Hundreds of clinical trials under threat from virus shutdown

Quarantined patients, laboratories in lockdown and huge drop in charity income may cause drug trials to fail, warn research leaders

April 16, 2020
Source: istock

Hundreds of clinical trials that could lead to life-saving treatments might have to be abandoned because of the coronavirus lockdown, medical research charities have warned.

While much of the research mothballed as a result of the Covid-19 crisis is likely to be salvaged when laboratories reopen, there are grave concerns that many of the UK’s 6,000 clinical trials might be unable to continue because test results from sick patients, now confined to their homes, cannot be recorded or because medical charities cannot afford to continue their funding.

Drawing on a survey of 87 of its 145 members, the UK’s Association of Medical Research Charities (AMRC) estimated that 126,000 participants in charity-funded clinical trials are now unable to continue taking part, with 40 per cent of charities stating that half their clinical trials might be unable to restart.

With nearly all research activity paused, the lockdown is likely to cost at least £100 million if it continues for six months, according to 54 charities that were able to estimate cost extensions, the AMRC says. “There is a real question on whether many clinical trials can be rescued,” said Aisling Burnand, the body’s chief executive.

“In some cases, a clinical trial is a patient’s only option for treatment or palliative care, and that option is now gone,” she added.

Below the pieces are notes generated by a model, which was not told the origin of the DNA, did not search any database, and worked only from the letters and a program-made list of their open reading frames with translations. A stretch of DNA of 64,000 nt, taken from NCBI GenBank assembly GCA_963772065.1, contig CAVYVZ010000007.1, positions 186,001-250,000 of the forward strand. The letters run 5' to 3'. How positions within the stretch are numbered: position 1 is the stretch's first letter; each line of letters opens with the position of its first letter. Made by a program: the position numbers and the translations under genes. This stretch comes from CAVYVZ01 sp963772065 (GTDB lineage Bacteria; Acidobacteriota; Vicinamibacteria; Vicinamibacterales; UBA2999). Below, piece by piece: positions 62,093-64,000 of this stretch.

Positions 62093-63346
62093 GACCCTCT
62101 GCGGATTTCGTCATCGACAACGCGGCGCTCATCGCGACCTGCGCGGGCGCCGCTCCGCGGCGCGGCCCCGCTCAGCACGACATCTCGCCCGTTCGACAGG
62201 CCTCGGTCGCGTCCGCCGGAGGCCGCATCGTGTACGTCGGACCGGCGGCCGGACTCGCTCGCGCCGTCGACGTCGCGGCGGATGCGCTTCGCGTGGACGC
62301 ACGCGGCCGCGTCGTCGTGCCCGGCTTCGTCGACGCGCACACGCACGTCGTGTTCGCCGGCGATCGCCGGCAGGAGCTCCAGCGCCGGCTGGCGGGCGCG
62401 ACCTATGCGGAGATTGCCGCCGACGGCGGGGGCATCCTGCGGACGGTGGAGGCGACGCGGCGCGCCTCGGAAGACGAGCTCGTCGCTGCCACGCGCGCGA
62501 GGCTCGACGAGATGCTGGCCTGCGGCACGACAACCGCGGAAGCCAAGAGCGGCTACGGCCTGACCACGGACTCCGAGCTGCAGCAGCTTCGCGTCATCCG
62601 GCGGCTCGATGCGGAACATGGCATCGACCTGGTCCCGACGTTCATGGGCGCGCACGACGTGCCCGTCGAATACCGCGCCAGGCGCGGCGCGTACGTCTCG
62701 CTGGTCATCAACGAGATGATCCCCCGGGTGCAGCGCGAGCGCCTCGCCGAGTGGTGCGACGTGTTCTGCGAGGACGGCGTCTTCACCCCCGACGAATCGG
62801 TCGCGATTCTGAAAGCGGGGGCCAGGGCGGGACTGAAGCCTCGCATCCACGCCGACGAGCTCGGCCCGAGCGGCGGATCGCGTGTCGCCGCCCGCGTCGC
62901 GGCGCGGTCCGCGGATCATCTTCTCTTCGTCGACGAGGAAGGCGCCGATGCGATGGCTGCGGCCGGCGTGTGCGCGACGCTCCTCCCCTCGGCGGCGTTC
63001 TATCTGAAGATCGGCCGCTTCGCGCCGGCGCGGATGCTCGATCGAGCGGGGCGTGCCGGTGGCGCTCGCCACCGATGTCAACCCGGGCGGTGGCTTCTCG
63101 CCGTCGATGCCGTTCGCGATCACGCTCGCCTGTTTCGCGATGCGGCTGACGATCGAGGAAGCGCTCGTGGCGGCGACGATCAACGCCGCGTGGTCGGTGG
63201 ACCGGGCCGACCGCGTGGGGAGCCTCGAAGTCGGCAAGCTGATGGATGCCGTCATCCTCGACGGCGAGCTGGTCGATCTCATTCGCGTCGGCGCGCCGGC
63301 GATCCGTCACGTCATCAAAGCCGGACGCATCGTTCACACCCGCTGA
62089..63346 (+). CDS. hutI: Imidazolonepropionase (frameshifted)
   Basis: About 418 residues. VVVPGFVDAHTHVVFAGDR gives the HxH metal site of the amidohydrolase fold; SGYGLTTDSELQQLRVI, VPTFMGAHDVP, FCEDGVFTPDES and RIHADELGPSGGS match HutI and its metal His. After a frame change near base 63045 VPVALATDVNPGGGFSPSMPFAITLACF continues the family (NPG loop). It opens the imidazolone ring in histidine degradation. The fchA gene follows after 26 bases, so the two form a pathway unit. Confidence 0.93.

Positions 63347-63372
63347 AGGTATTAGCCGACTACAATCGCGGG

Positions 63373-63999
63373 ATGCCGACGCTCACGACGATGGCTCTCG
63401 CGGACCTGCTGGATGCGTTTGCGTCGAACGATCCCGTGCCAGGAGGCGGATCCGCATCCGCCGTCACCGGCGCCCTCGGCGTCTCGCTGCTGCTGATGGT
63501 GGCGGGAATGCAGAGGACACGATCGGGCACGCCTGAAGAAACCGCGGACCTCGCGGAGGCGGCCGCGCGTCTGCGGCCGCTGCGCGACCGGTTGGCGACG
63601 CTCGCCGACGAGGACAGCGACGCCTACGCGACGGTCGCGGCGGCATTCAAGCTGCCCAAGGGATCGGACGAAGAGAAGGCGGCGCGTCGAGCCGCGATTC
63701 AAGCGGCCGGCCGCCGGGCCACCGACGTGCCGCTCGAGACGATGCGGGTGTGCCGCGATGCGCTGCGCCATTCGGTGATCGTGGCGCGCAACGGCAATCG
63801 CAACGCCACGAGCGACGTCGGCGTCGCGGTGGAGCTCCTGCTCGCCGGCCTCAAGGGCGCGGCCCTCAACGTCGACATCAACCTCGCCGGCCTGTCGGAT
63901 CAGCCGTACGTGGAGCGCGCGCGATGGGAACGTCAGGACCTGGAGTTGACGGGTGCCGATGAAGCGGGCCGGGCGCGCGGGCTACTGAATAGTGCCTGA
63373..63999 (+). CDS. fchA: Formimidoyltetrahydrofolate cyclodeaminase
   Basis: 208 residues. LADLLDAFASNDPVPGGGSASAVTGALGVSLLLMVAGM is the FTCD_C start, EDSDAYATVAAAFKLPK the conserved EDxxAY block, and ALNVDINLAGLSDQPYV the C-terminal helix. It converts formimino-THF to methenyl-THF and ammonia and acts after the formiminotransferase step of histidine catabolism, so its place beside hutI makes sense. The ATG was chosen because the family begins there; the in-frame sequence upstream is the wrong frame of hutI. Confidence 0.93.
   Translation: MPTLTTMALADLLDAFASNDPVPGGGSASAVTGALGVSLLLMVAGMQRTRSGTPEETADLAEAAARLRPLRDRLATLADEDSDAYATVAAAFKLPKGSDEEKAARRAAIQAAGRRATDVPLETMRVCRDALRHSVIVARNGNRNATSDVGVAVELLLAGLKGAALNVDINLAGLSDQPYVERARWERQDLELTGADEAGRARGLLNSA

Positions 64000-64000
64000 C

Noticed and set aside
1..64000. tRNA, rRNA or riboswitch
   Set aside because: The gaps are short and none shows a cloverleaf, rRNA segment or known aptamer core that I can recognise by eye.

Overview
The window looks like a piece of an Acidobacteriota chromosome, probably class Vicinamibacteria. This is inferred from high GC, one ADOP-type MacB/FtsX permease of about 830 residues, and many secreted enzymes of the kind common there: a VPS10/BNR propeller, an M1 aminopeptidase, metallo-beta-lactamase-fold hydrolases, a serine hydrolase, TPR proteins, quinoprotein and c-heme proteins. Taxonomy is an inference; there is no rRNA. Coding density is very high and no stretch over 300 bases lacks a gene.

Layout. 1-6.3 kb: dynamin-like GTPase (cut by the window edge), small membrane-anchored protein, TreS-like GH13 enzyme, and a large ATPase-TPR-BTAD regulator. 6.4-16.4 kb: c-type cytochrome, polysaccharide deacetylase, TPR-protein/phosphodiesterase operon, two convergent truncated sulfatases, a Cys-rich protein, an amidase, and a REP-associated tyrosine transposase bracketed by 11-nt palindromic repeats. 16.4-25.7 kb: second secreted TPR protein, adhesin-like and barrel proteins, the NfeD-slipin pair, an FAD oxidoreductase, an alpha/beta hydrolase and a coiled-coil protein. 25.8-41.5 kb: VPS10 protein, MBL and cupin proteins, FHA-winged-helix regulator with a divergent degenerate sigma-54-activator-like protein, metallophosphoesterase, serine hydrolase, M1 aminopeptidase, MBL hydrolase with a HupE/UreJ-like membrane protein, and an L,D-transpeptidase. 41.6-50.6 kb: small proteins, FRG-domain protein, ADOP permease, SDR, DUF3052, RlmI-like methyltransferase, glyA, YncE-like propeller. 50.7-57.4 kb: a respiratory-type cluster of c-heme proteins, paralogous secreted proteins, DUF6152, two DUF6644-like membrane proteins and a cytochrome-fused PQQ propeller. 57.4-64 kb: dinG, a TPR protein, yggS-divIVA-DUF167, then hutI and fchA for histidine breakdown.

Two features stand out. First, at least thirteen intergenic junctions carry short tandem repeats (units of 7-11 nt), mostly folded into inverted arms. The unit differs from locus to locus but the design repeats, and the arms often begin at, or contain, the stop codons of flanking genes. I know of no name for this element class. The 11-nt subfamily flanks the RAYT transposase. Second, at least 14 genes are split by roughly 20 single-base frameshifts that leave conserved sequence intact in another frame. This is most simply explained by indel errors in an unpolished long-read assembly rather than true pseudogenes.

Scrapping research projects would also be a blow to researchers, said Ms Burnand. “People who go into medical research want to make a difference to people’s lives, so it will be challenging to spend so much time on a project, get close to patients and see it all evaporate,” she said.

Medical research charities, which spend £1.1 billion a year in universities and employ 17,000 researchers, are predicting a huge downturn in income. Three-quarters of AMRC members have forecasted a drop of 25 per cent or more, and a third expect their income to fall by at least 40 per cent, leading many to suspend calls for new research.

Cancer Research UK has said it will cut research funding by £44 million this year as it faces a 25 per cent fall in income.

David Montgomery, head of research at Prostate Cancer UK, which spends about £7 million a year, said a “huge amount” of its funding came from mass participation events held in early summer that had now been cancelled.

“We’ve made the decision to stop funding future research and continue to fund current studies,” said Dr Montgomery, who added that he could not guarantee that all of his charity’s 54 current projects would be completed. Some research involving animal tests had already been lost, he said.

Universities will have to consider furloughing charity-funded researchers using the government’s scheme that allows them to access 80 per cent of their income, up to £2,500 a month, said Dr Montgomery. Longer-term state aid was also required to help research projects that have been disrupted by the lockdown reach completion in coming years, he added.

David Dexter, deputy director of research at Parkinson’s UK, which spends about £5 million a year on research, said he expected a 35 per cent drop in income, leading the charity to defer grant calls.

“The big question is keeping our current research going – we have 36 large research projects, but all the research institutes and hospitals running them are closed,” he explained.

“We have 3,000 patients who are self-isolating as they are in a high-risk group, but not having assessments and measurements in this interval could have a major effect on trials and even cause them to fail – some have been running for years,” he said. “In laboratories, some complex animal materials have been maturing for 12 months – if you miss the right point [for testing], you cannot get that back.”


Print headline: Hundreds of clinical trials under threat as labs shut and funds dry up

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